Learn to Act: Challenge the Written Word
Have you ever noticed the power of the printed word? You’re signing a lease and it says, “No pets allowed.” You have a pet. Suddenly you feel the energy flowing out of the agreement. You won’t get rid of Bowser and they don’t take pets.
Can you keep the deal alive?
Certainly. Just remember that whoever wrote out the agreement decided that, as a general rule, pets were not desirable, and a good way of discouraging tenants from having them was to include those words. An agent can point to the sentence as proof that pets aren’t allowed. You, of course, could simply cross out the word no and initial your change. If the landlord wanted you as a tenant, he or she might initial it too. Then pets would be allowed.
Words, when they are written, have uncommon power to affect our lives. You go to a movie theater and after buying your ticket see a sign that says, “Line forms here.” So you stand there. But what if you stood somewhere else and people stood behind you. Why then the sign would be wrong, wouldn’t it?
Often when filling out a mortgage application, it is noted on one or more papers that you, the borrower, are asked to sign that you must pay for a whole list of fees including:
- Drawing documents
- Transferring documents
- Application submission fee
- Administrative fee
- And so on
These are, by and large, garbage fees that mortgage brokers and some lenders’ representatives use to pad the profits they make from the loan. But, because it’s printed on paper, most borrowers simply acquiesce without a question.
But you know that these are garbage fees and you don’t want to pay them. Again, you feel the energy flowing away. Either you agree and feel cheated, or you disagree and walk out. (Not a good idea as it may cost you the deal and cause repercussions with the seller.)
There is another alternative, challenging the fees. All of these fees are challengeable and negotiable. Just because they are written down on a paper you arc asked to sign doesn’t mean they are non- negotiable.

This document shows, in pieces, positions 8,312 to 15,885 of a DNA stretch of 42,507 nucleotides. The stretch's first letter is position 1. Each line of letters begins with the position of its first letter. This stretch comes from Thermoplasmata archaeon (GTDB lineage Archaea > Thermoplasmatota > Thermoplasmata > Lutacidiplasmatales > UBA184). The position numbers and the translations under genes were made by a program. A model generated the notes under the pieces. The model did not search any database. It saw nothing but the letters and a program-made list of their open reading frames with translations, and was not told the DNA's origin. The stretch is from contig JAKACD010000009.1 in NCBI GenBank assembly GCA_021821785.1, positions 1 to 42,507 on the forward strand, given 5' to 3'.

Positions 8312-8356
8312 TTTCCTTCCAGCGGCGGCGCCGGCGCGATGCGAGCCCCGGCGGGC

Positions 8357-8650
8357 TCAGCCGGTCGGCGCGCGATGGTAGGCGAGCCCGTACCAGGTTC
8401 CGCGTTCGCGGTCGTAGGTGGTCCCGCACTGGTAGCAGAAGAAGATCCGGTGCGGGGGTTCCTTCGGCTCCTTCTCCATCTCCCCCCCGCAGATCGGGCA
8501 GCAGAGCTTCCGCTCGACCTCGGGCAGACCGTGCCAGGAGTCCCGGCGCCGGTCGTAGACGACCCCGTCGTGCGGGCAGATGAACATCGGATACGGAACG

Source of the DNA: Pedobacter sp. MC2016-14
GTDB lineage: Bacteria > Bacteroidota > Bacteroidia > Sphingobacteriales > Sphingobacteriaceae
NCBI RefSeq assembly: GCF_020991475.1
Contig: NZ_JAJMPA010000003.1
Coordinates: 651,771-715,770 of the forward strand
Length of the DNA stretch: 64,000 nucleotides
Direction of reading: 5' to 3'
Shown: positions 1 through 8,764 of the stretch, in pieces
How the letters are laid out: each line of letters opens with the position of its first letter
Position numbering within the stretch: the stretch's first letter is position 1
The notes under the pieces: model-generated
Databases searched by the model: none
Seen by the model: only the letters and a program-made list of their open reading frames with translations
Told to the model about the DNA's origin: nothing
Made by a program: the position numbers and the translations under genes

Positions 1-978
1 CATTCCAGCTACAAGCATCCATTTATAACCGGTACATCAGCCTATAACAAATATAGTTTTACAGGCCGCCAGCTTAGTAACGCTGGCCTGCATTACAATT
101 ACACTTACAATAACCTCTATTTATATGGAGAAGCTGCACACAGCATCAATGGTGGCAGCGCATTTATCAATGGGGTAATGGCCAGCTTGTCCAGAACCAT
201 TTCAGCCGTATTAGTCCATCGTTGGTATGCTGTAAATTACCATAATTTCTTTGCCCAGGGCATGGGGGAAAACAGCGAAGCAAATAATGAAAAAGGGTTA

When someone says that something is nonnegotiablc, what they may really mean is that negotiations have just begun.
Tell the lender you want the loan, but you know these fees aren’t reasonable and you want them removed or reduced. After the lender gets over his or her shock, negotiation may open. Of course, some lenders really won’t dicker, particularly when they are making lots of loans. But in a slow market, many will.
Real estate documents—leases, sales agreements, options, listings—are rife with words printed to tell you what you can and can not do. These are often called “boilerplate” because they regularly occur in every document. The trouble, of course, is that sometimes they arc disadvantageous to you. For example, I was recently examining a sales agreement a builder was using that noted a minimum deposit of $5,000 was required with the offer. In other words, I had to come up with $5,000 in earnest money if I wanted to make an offer on the property.
I simply didn’t want to come up with $5,000. The printed word could kill the deal. I wrote out a check for $500 and presented it to the agent. She smiled and said I had left off a zero. I said I hadn’t. She pointed to the sentence. I took her pen and crossed out the sentence, then handed her back the check for $500. She didn’t smile, but she also didn’t refuse to present the offer.
A friend of mine who lives out of town recently was seeking to list his property. The agent’s listing agreement had written in it that the commission was 7 percent. He told the agent he was only willing to pay 4 percent.
The agent said he was sorry, but they only worked for 7 percent. My friend replied that if that was the case, he would get another agent. Eventually they compromised at 5 percent.
Just because it’s written down doesn’t mean it’s true. If writing it down made it so, then everything you read in the newspapers would be gospel.